Poland somewhat improved in fighting corruption between 2014 and 2015. In the Transparency International`s Corruption Perception Index 2015 it was ranked as 30th of 168 countries (together with Taiwan). It scored 62. As Freedom House noted, “anticorruption laws are not always effectively implemented, and corruption within the government remains a problem, particularly in public procurement.” Completed corruption cases during the past few years were mainly targeting local politicians, while national ones seemingly enjoyed impunity, even though some of them resigned upon disturbing revelations by the press. Accusations of corruption, alongside purely political motives, led to the change on the top of the country during 2015, whereby both the President and the government majority in the
Parliament have come from the previously opposition PiS party. Instead of re-energizing the anti-corruption struggle, the new President of Poland Andrzej Duda fully pardoned, in November 2015, a former head of the Anti-Corruption Bureau CBA Mariusz Kamiński (himself found guilty in March 2015 and sentenced to 3 years in prison and 10 years of ban of public service).
On the top of policies that jeopardized the independence of the judiciary, pardoned a proven corruption offender from the ranks of anti-corruption apparatus and caused rows with and within the EU, there were serious human rights` setbacks by the new PiS government. They refused the previously agreed inner-EU quota of (5.000) refugees or asylum seekers. They tightened media laws and exercised pressure on media. They withdrew state support to a theater because of the contents of one show. Finally, in April 2016, an initiative was launched to totally ban abortion (atop the anyway very restrictive legislation as of 1993 and the tolerated extra-legal obstacles to it), which soon became a draft bill. That sparked protests by civil society organizations, which would most probably topple the
proposal. Such mobilization of the civil society in Poland was possible because of its large size and long traditions, as well as legal changes as of 2014 which had made NGOs` financing more stable, transparent and free of administrative red-tape. In some other areas of human rights and civil liberties, e.g. in protection of LGBT people against discrimination, Poland also lags behind the most advanced EU countries. Same sex partnerships are not regulated at all. Likewise, their adoption rights are very much restricted. Anti-discrimination protection is generally inadequate.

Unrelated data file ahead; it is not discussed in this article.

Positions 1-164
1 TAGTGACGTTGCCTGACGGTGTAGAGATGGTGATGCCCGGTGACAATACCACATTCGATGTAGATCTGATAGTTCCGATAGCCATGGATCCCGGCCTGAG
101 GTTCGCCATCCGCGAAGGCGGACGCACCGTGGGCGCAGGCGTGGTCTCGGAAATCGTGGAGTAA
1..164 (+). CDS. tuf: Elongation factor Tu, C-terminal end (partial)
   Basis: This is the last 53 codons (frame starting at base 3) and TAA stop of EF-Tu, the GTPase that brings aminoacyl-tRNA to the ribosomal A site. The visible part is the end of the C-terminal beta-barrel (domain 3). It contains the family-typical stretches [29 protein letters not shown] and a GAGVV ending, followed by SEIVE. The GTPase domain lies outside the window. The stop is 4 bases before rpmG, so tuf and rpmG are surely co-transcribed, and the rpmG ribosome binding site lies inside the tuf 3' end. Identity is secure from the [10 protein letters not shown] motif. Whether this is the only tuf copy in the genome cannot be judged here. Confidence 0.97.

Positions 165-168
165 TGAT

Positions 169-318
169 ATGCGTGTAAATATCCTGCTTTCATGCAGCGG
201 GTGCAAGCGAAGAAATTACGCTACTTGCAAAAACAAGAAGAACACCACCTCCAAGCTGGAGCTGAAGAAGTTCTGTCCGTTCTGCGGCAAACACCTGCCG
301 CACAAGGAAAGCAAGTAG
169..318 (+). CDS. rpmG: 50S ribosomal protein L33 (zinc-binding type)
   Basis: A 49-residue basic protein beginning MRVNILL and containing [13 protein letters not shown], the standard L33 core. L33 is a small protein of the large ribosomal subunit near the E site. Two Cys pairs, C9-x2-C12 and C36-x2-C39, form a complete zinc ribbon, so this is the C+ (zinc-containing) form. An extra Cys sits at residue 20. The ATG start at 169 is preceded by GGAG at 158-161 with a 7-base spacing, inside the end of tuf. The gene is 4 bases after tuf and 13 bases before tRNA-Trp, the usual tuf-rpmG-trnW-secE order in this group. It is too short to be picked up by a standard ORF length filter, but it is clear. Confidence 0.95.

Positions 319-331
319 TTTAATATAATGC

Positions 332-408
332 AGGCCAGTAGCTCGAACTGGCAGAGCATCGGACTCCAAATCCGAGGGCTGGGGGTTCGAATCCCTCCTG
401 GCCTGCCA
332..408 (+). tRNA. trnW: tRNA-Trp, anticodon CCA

Property rights are overall secure in Poland, but there are many shortcomings within the system. Court impartiality and low judicial independence remain serious obstacles. Enforcing contracts is a long process due to high number of procedures involved. Resolving insolvency is better organized, providing high recovery rates. Overall, slow and overburdened court procedures are among the negative characteristics of the Polish legal system. Furthermore, there is a significant variation of court-procedure length in different parts of the country. New legislation, which is envisaged to strengthen bankruptcy rules and increase efficiency in the procedures - Bankruptcy Law and Restructuring Law - became effective in early 2016. Civil Procedures Code amendment provides arbitration-friendly
standards, by introducing internationally recognized standards. Foreign ownership is limited in certain sectors: air transport, radio and broadcasting, airport and seaport management, where it is confined only to minority ownership. The restriction does not apply to EU citizens. Since May 2016, all restrictions on acquisition of agricultural land by the EU nationals were lifted. However, newly adopted legislation has imposed new bans and restrictions on the acquisition of agricultural property for foreigners, calling even for an EU enquiry.
Size of government in Poland is not excessive, with total government spending reaching 41.5% of GDP in 2015, a much lower level than in many EU countries. Although Poland was one of few countries in Europe which did not experience recession during the financial and fiscal crisis, and has recorded solid growth rates - 3.7% in 2015 - high annual deficits have accumulated a substantial amount of public debt, reaching 51.3% of GDP in 2015. Fiscal austerity measures that were implemented have lowered the deficit in order to enable Poland to exit from Excessive Deficit Procedure of the EU in 2015, one year in advance than previously envisaged, but there are warnings that further actions need to be taken, since public expenditures are being expanded and privatization plans have been stalled.